France close to Covid-19 epidemic as cases hit 1,784
France is set to enter “stage three” of the coronavirus Covid-19 epidemic in the “next few days”, as the total number of cases hits 1,784 and President Macron says “we are only at the beginning”.
Director general of health, Jérôme Salomon, said: “The passing into stage three [of three] is expected to happen in the next few days.”
Stage three denotes a full-blown epidemic and is likely to mean more stringent restrictions will be put in place across France, including the closure of schools and workplaces, a reduction in public transport services, and the cancellation of most sporting or cultural events.
On Tuesday March 10, Mr Salomon confirmed that there had been 372 new confirmed cases in the past 24 hours - bringing the total diagnoses in France to 1,784 - and said that 33 people had died in France in total.
Of these, he said: “[This was] 19 men and 14 women, of which 23 were older than 75. Eighty-six people are in a serious state [currently] and are still in hospital.”
In a statement this week, President Emmanuel Macron said: “We are only at the beginning of this epidemic. We have anticipated it [and] we are prepared. I have seen incredible teams of professional, innovative and brave health workers. We are behind them for the long term.
“For each stage of the epidemic, we will adapt the response to bring the support that our citizens have a right to expect.”
Mr Macron was speaking outside the SAMU call centre at the Necker hospital in Paris.
All regions in metropolitan France are now affected by the virus.
Six regions are particularly affected: Corsica, Grand Est, Bourgogne-Franche-Comté, Ile-de-France, Hauts de France and the Auvergne-Rhône-Alpes.
(Map: FranceInfo / Flourish)
How are the numbers calculated?
In France, the official number of confirmed cases, the number of deaths, the number of people in a serious condition, the number still in hospital and the number of people now cured of Covid-19 are all calculated using data from the 108 hospital establishments across the country that are set up to test and treat the virus.
This data is kept on a database that can be accessed by regional health agencies les Agences Régionales de Santé (ARS), by Santé Publique France, and the ministry for health, the latter of which holds a press conference every evening to give updates on the situation.
Santé Publique France also publishes a daily update of the official figures on its site, which is refreshed every day at a fixed hour (either 15h or 16h).
Three main figures are announced at the press conference each day: the number of new cases that have tested positive for the virus; the number of cases deemed to be serious; and the number of deaths.
These three figures are continually being updated on the database.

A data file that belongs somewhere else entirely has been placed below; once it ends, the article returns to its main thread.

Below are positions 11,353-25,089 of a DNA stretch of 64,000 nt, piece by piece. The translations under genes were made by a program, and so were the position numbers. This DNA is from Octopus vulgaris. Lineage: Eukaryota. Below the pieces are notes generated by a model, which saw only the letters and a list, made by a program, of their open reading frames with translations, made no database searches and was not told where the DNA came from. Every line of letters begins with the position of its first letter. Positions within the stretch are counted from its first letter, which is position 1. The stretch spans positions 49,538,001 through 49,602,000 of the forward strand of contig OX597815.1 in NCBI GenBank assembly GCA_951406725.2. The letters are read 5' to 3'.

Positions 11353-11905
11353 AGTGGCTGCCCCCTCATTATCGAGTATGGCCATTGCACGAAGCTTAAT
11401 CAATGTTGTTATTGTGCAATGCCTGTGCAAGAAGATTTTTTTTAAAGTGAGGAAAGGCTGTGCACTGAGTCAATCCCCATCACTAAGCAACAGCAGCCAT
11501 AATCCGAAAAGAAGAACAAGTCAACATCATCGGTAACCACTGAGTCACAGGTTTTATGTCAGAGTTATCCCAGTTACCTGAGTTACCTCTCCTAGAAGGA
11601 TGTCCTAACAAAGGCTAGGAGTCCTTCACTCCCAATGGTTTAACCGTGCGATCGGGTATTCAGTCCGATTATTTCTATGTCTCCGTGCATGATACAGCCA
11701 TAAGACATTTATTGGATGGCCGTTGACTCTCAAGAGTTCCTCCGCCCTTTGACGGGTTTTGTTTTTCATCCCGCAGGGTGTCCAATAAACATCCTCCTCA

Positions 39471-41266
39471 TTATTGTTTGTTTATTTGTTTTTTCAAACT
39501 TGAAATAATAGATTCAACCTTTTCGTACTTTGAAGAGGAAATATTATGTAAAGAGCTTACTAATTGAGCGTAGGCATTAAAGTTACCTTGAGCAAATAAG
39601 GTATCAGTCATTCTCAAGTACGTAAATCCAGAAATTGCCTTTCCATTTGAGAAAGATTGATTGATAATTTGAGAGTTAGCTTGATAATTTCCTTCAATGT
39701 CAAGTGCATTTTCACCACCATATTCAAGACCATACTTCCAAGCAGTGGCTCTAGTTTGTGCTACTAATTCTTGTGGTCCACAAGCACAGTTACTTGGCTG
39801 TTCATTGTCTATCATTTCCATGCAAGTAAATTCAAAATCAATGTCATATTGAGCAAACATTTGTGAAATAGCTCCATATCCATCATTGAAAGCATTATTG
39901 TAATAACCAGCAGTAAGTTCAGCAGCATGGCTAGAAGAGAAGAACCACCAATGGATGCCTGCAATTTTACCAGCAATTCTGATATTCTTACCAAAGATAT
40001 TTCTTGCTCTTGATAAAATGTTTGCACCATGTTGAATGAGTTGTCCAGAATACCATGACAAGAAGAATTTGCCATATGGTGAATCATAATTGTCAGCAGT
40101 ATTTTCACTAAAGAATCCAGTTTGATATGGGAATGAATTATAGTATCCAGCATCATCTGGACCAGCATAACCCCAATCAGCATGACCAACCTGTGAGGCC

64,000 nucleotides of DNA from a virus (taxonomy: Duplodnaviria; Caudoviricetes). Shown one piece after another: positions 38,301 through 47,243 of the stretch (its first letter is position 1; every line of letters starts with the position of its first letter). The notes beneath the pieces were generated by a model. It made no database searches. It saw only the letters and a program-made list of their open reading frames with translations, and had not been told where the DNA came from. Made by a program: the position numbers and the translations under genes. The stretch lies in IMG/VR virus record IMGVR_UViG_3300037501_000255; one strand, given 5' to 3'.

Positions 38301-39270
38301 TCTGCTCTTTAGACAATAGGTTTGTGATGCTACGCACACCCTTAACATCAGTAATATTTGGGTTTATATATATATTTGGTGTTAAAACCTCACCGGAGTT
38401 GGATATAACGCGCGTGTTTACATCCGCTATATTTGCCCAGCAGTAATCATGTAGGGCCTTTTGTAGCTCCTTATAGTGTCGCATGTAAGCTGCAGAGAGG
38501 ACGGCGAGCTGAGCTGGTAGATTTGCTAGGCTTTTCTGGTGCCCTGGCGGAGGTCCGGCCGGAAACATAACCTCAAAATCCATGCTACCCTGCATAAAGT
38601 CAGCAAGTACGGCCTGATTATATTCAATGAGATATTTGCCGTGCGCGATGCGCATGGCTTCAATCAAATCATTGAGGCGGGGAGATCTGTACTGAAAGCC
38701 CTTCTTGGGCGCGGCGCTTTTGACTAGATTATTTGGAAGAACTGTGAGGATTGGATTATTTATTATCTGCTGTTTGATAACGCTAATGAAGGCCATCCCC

A spokesperson for the ARS Ile-de-France explained to public news source FranceInfo: “In real time, we can see on our screen that someone has tested positive. We do not know their identity, because that data is protected. But we can see where they are being treated, and the referring doctor.”
On Monday March 9, there was confusion over the number of people who had died. Director general of health Mr Salomon had said the number was 25, but a later update from Santé Publique France had the number at 30.
Mr Salomon explained that this was not a mistake, and was simply due to the timing of the statements, and the speed at which the data is changing. He said: “There was a delay between the time we prepared the update, and the latest figures. But our sources are the same. There are not two lines of information.”
The number of deaths includes anyone who has Covid-19 who has died. The majority of people who died had pre-existing conditions (comorbidities) that were linked to their death.
Health authorities also collect figures on the number of people cured of the virus, but these are not always updated publicly in real time, said ARS Ile-de-France. They are released once authorities have been able to analyse them properly, Mr Salomon said.
Yet, the official figures may not show the whole picture.
It is not known for sure how many people have the virus in France, as some people may show few or no symptoms. Not everyone who presents symptoms, or calls the SAMU emergency number 15, is tested.
The ARS said: “There are about 300 to 500 calls in Ile-de-France. If the patient calling is showing genuine symptoms, the Samu will take over and take [the patient] to a testing centre.
“If they have coronavirus, they are either hospitalised - if necessary - or quarantined at home, with a kit of things they need, including masks and sanitiser gel. In most cases, they get better at home.”
Anyone whose symptoms do not appear to need testing are directed to their GP, invited to call the free telephone information line on 0800 130 000, or to consult the government information website on gouvernement.fr/info-coronavirus.
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